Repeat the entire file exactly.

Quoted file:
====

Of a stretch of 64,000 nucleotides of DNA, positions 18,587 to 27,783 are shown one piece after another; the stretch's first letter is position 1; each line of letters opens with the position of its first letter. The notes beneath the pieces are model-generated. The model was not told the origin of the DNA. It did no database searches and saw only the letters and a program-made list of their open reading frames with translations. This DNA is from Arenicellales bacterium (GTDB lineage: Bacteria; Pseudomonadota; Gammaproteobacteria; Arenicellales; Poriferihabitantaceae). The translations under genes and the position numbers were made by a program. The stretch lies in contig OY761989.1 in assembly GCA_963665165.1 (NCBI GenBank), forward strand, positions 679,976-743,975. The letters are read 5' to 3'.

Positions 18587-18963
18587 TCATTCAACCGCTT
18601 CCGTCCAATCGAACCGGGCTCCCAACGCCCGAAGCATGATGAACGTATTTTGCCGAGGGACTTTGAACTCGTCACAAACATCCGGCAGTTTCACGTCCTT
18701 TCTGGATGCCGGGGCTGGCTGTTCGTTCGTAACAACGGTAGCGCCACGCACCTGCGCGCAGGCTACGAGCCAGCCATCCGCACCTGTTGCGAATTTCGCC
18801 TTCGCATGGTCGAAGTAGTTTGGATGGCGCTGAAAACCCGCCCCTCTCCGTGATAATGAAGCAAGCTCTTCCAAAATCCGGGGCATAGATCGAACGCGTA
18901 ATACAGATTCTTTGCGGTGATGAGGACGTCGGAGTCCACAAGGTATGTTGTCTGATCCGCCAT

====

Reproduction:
Of a stretch of 64,000 nucleotides of DNA, positions 18,587 to 27,783 are shown one piece after another; the stretch's first letter is position 1; each line of letters opens with the position of its first letter. The notes beneath the pieces are model-generated. The model was not told the origin of the DNA. It did no database searches and saw only the letters and a program-made list of their open reading frames with translations. This DNA is from Arenicellales bacterium (GTDB lineage: Bacteria; Pseudomonadota; Gammaproteobacteria; Arenicellales; Poriferihabitantaceae). The translations under genes and the position numbers were made by a program. The stretch lies in contig OY761989.1 in assembly GCA_963665165.1 (NCBI GenBank), forward strand, positions 679,976-743,975. The letters are read 5' to 3'.

Positions 18587-18963
18587 TCATTCAACCGCTT
18601 CCGTCCAATCGAACCGGGCTCCCAACGCCCGAAGCATGATGAACGTATTTTGCCGAGGGACTTTGAACTCGTCACAAACATCCGGCAGTTTCACGTCCTT
18701 TCTGGATGCCGGGGCTGGCTGTTCGTTCGTAACAACGGTAGCGCCACGCACCTGCGCGCAGGCTACGAGCCAGCCATCCGCACCTGTTGCGAATTTCGCC
18801 TTCGCATGGTCGAAGTAGTTTGGATGGCGCTGAAAACCCGCCCCTCTCCGTGATAATGAAGCAAGCTCTTCCAAAATCCGGGGCATAGATCGAACGCGTA
18901 ATACAGATTCTTTGCGGTGATGAGGACGTCGGAGTCCACAAGGTATGTTGTCTGATCCGCCAT